(9) Berkshire sold back some of its Phillips 66 stock to the company earlier this year to keep its ownership under 10% — and missed out on a rally. Because of regulations, Berkshire likes to keep its equity stakes under 10%. (He added that he’s not planning to sell any American Express stock. Berkshire 0wns 17.6% of American Express.) Buffett praised Phillips 66 and its leadership, and Charlie Munger praised the subsidiary that Berkshire bought from Phillips 66 a few years ago.
(10) Berkshire’s Mastercard and Visa stakes were purchased by his portfolio managers, Todd Combs and Ted Weschler. Berkshire’s large American Express stake was Buffett’s purchase. With respect to Mastercard and Visa, Buffett said: “I could have bought them as well, and looking back, I should have.” He then praised American Express for doing “a fantastic job in a very competitive field. … We love the fact that we own it.”
(11) With respect to Apple, “We very much approve of them repurchasing shares,” Buffett said. Buffett mentioned that it now owns about 250 million shares of Apple, or about 5% of the company. Buffett noted, as shares come out of the market due to repurchases, Berkshire’s stake in the company will grow on its own. Buffett and Munger also expressed skepticism that Apple could find strong acquisition targets that are large to buy with its cash. “The reason companies are buying their stock is that they are smart enough to know it’s better for them than anything else,” Munger said, adding that they don’t approve of all repurchase strategies.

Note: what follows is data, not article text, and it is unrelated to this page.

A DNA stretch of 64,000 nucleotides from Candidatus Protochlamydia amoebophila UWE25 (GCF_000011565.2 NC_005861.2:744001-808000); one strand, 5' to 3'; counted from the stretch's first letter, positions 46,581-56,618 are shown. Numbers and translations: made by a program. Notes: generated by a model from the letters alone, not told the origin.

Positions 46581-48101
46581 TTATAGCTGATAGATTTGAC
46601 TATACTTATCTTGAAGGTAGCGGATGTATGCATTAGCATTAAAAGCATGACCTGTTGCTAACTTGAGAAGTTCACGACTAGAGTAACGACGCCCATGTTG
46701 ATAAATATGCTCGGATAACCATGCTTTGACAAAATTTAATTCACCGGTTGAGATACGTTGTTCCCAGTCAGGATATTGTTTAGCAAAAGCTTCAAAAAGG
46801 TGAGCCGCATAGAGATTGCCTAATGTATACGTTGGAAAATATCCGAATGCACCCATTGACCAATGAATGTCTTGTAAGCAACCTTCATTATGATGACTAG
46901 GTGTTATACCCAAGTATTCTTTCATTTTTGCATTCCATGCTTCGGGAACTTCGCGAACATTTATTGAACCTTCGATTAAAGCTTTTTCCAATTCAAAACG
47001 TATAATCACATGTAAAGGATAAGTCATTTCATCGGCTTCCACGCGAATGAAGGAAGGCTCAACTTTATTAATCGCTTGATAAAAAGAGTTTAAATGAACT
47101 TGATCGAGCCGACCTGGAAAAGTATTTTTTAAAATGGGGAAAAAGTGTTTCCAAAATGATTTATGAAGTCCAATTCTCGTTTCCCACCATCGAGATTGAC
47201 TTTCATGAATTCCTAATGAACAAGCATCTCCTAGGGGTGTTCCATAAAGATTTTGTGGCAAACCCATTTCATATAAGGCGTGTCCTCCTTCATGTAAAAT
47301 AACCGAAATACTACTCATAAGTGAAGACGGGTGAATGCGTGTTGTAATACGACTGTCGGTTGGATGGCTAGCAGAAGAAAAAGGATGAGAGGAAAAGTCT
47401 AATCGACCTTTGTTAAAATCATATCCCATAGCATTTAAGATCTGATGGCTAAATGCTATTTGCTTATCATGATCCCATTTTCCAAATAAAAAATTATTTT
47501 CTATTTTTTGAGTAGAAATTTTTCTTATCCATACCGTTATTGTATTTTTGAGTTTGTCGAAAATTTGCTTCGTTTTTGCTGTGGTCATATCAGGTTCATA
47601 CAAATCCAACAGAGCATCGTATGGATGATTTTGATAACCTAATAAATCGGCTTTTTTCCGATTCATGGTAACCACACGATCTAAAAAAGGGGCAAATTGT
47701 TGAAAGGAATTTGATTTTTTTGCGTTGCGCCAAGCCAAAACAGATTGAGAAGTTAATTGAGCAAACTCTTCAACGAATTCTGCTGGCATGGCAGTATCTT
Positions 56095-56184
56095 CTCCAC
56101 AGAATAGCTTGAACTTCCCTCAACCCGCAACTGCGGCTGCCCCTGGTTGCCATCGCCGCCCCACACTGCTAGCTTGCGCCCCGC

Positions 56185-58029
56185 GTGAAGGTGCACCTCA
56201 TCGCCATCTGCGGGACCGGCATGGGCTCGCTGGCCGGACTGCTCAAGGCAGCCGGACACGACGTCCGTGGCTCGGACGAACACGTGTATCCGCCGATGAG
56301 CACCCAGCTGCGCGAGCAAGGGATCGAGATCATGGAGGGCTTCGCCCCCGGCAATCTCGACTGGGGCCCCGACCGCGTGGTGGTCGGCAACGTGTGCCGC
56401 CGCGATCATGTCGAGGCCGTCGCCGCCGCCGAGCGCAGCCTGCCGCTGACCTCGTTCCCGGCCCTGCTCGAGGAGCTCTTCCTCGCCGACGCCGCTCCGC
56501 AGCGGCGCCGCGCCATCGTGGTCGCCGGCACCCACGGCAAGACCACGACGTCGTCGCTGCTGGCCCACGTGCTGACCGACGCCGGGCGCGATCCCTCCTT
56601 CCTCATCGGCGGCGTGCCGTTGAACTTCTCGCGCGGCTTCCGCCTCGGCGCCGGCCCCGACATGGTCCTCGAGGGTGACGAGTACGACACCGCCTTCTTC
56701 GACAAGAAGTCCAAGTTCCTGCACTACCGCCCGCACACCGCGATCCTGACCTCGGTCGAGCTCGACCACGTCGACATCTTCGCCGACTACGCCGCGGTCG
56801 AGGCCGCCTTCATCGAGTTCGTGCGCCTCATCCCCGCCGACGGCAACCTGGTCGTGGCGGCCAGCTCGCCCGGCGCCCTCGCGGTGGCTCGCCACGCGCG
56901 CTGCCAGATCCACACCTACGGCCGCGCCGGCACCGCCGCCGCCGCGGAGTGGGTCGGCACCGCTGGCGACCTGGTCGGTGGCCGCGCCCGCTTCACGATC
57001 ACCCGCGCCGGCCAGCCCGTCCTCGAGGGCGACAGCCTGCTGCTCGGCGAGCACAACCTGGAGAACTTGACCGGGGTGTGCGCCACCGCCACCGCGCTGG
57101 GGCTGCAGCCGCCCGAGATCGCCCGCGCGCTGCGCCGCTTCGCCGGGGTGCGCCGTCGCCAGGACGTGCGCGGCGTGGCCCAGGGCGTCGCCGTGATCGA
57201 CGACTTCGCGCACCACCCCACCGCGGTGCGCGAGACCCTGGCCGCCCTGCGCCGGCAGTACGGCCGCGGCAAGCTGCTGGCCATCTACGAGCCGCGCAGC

(12) With respect to Kraft Heinz, sales are growing for several products including ketchup. “Consumer package goods are still a terrific business in terms of return on invested assets.”
(13) Buffett said that Berkshire’s managers already run lean operations, so they don’t need aggressive cost-cutting. Berkshire buys companies that don’t need improving, while 3G buys companies that could benefit from a turnaround.
(14) Buffett explained why he does not like long term U.S. Government bonds. He says that with the Federal Reserve trying to get inflation up to 2% and rates on longer-term debt at 3%, the inflation-adjusted after tax returns are currently about 1/2% . When the Fed lowered rates to near zero during the financial crisis, it reduced the amount that savers earned. Munger said that it wasn’t fair but was probably necessary to combat the recession, but it did help lift stock prices. With respect to stock investors, Munger said, “We’re all a bunch of undeserving people and I hope we continue to be so.”